We all know that social media platforms use algorithms to juice "controversy," and that a few people with large follower lists can easily activate those algorithms. So a small number of people post "ooo, I didn't like that Apple ad,"  and generate some subsequent churn from obsequious fans, and suddenly the subject is "trending" and starts popping up in everyone's feed. Some percentage of those people react to a thing they hadn't seen and wouldn't otherwise care about, and by day two, even mainstream media is uncritically reporting on "intense backlash from creatives," as though more than a tiny handful of the people who first saw the ad embedded into the event on Tuesday had much of any reaction to it at all. 

    This microcosm provides an important example of how social media algorithms have become so profoundly corrosive to public discourse about things that are actually important. Astroturfed outrage gets into everything and ruins just about all of it. 
    tmay
  • Reply 74 of 96
    SEonlineSEonline Posts: 6unconfirmed, member
    I thought it was one of their best ads in recent times. Crushing all that creativity into one thin highly capable product. And I too believe it's CGI as too many of those shots just seemed like they'd be easier in CG. So basically, as a hard core creative, I completely disagree. Heck, even destroying things can be an art form as Apple has shown here. It was literally entertaining to watch these things get destroyed. 
    tmaytht
  • Reply 75 of 96
    gatorguygatorguy Posts: 24,339member
    SEonline said:
    I thought it was one of their best ads in recent times. Crushing all that creativity into one thin highly capable product. And I too believe it's CGI as too many of those shots just seemed like they'd be easier in CG. So basically, as a hard core creative, I completely disagree. Heck, even destroying things can be an art form as Apple has shown here. It was literally entertaining to watch these things get destroyed. 
    Would the ad be any less to you if run in reverse, with the creativity flowing out? 

    As I said earlier, the complaints are overboard. 
    But this is far from being an ad that would appeal to most hands-on artists, musicians, and other creatives. The iPad is supposed to be a tool to assist, not replace their other tools, correct? Apple whiffed on a positive message.

    Not good marketing, IMHO.
    edited May 9 illofloramuthuk_vanalingamAI_lias
  • Reply 76 of 96
    tmaytmay Posts: 6,396member
    If some creatives are upset about Apple's ad, wait til they consider the AI tools on the horizon threatening to replace them.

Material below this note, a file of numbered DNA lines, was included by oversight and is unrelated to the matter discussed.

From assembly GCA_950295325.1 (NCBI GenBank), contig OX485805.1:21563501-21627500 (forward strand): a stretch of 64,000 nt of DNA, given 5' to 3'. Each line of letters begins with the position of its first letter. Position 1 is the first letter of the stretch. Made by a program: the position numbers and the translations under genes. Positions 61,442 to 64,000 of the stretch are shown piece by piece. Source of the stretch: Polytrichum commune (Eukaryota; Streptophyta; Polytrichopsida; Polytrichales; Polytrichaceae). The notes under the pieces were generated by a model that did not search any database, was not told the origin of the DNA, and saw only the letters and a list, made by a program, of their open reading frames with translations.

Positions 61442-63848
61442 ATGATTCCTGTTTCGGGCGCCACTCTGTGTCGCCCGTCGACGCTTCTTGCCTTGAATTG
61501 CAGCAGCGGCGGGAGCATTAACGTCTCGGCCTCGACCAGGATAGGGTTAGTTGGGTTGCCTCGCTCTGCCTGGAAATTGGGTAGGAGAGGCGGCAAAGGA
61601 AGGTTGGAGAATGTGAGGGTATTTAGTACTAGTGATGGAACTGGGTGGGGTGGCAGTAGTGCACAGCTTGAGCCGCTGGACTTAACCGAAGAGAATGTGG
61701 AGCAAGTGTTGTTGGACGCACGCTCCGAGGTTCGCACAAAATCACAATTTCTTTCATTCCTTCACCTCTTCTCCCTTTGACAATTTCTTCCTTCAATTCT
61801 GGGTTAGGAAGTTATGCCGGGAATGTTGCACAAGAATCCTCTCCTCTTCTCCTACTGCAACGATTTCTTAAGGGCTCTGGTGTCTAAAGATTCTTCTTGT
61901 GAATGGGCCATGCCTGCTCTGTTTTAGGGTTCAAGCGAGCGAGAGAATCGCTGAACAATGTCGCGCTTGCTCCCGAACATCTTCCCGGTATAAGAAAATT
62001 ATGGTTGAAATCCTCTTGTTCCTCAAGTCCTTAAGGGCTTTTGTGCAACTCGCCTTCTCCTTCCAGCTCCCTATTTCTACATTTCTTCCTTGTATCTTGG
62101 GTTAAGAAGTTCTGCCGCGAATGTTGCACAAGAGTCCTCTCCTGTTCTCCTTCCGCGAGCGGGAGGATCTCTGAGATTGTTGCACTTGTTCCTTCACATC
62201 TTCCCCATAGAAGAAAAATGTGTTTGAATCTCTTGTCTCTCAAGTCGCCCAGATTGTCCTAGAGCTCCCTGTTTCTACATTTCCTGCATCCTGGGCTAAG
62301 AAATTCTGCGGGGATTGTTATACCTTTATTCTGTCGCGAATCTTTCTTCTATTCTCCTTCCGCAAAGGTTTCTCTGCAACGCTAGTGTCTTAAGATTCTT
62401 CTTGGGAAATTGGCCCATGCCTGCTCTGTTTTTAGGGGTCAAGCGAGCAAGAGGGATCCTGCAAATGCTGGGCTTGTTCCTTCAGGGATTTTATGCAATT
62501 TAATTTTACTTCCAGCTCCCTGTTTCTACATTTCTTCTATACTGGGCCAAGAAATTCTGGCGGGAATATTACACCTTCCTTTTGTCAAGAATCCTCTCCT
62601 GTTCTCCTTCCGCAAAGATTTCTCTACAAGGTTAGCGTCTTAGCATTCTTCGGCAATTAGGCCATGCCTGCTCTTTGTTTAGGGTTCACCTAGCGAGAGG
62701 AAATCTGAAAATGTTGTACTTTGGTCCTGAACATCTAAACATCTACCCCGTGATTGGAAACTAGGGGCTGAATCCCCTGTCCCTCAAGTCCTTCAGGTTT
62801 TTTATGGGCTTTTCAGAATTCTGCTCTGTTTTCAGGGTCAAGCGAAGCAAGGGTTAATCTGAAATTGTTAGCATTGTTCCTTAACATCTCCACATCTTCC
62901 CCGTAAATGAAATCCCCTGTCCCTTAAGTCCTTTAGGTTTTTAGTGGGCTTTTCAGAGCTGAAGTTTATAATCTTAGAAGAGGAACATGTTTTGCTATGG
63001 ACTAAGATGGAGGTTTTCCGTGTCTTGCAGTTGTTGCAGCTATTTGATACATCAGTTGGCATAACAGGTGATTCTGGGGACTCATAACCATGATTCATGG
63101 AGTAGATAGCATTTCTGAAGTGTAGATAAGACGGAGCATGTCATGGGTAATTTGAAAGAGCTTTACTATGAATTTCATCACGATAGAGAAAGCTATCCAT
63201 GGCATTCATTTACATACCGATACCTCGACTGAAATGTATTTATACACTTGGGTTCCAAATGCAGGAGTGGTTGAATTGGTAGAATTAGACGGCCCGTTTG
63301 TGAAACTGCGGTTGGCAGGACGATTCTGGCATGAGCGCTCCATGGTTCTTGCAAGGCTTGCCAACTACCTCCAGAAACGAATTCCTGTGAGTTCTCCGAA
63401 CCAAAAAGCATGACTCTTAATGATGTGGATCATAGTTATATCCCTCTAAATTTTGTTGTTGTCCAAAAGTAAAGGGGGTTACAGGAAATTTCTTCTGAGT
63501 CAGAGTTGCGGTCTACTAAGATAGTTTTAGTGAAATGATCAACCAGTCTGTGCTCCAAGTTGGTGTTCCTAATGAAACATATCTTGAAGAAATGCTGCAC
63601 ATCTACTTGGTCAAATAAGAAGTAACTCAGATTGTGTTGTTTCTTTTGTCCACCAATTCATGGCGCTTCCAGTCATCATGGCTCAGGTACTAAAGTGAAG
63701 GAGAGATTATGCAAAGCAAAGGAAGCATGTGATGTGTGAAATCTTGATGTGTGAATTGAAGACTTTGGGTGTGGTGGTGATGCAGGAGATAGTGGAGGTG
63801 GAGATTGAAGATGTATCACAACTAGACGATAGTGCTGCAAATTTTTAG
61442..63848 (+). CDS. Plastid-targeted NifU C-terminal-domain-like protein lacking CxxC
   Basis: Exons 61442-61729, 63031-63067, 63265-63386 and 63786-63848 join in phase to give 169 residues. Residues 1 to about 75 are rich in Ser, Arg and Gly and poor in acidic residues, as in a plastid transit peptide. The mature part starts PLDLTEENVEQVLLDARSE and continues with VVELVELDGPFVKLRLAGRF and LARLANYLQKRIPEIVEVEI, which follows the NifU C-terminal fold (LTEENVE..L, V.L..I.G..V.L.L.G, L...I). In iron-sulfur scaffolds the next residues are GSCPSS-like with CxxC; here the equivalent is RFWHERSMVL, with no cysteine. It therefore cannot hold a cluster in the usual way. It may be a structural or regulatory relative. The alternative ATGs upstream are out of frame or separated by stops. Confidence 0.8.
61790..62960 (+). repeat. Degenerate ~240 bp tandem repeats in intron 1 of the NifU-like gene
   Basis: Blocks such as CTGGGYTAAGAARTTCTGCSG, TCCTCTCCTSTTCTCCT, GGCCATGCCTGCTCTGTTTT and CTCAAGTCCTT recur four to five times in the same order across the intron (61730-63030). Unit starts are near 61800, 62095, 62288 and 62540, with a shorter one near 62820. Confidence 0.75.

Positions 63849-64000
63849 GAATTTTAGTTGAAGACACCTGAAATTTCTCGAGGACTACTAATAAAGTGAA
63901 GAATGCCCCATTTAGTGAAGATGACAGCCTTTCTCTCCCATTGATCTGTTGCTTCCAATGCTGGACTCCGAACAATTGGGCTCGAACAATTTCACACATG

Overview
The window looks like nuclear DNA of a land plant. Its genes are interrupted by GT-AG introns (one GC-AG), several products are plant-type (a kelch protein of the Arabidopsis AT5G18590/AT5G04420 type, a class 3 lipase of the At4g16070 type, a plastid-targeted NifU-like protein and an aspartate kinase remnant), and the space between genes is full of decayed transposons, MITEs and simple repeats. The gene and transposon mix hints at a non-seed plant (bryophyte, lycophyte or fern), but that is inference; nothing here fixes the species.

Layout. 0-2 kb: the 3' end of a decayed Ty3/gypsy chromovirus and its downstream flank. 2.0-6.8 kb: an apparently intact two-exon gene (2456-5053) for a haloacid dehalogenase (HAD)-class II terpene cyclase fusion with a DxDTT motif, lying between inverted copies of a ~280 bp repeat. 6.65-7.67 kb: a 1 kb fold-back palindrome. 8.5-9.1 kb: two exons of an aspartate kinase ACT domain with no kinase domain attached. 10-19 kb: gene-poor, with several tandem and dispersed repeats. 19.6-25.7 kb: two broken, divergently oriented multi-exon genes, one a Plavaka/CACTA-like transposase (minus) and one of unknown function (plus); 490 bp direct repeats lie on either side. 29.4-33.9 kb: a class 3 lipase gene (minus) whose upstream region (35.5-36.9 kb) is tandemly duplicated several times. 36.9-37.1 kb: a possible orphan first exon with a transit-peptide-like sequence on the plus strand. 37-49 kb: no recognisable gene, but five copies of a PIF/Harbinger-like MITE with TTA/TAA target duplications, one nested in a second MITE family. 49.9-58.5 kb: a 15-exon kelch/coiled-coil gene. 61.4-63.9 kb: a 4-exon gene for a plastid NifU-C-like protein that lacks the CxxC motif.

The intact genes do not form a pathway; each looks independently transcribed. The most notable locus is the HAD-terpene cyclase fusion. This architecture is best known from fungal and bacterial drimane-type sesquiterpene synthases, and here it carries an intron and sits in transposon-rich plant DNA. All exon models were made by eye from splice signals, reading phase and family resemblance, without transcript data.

But sure, who doesn't want to have all those AI tools in their creative toolbox...
  • Reply 77 of 96
    neillwdneillwd Posts: 47member
    I like it, Cutting edge creative there.
  • Reply 78 of 96
    bennettvistabennettvista Posts: 178member
    The only people who like this ad are those who are part of the spiritual ilk of the "Transhumanists." Cold, heartless people who can't wait to become machines themselves. You can feel Apple jumped the shark with this ad. It turned me off from buying the new iPad (which I was prepared to do). I think I'll use the money instead to buy one of those analog items the machine so heartlessly crushed.
    charlesnwilliamlondonAI_lias
  • Reply 79 of 96
    charlesncharlesn Posts: 905member
    tmay said:
    If some creatives are upset about Apple's ad, wait til they consider the AI tools on the horizon threatening to replace them.

    But sure, who doesn't want to have all those AI tools in their creative toolbox...
    "Who doesn't....?" Hold my beer.

    Tyler Perry, to choose but one example, recently cancelled a long-planned, nearly billion dollar expansion of his Atlanta studios after getting a personal demo from OpenAI of what will be possible with Sora. (For those who don't know, Sora can generate video from simple text descriptions.) In announcing the cancellation, Perry lamented the devastating job losses this would entail... and not just the workers who would have built that expansion. In seeing a near-term future where shooting in a studio or on location wouldn't be required, he was talking about scenic designers, lighting designers, costume designers, painters, grips, audio staff, camera ops, craft services, etc. who would either no longer be needed at all or would have hugely minimized roles. But as a businessman, he continued, he has to make a business decision, and I can appreciate that. 

    Hey, I get it... the future is coming, and soon, like it or not. That's just a fact. But there will be tens of thousands of people, and likely more, who invested an education and maybe decades of life into learning a creative craft who will be out of work permanently, at least in their chosen field. That is also a fact. But we don't have to be gleeful about it. 
    tmaymuthuk_vanalingam
  • Reply 80 of 96
    boboliciousbobolicious Posts: 1,151member
    think different  www.youtube.com/watch?v=5sMBhDv4sik

    a bicycle for the mind  www.youtube.com/watch?v=ob_GX50Za6c

    How is 'crush' a reflection of the historical Apple core values...?
    Does both the name and the iconography reflect a culture of domination and colonialism...?

    Is this how Apple has changed under post Jobs management...?

    I am reminded of the line in the recent movie 'civil war': 'what kind of American are you...?'
    www.msn.com/en-us/movies/news/a24-s-civil-war-trailer-asks-what-kind-of-american-are-you-video/ar-AA1lrL6j
    edited May 9 williamlondon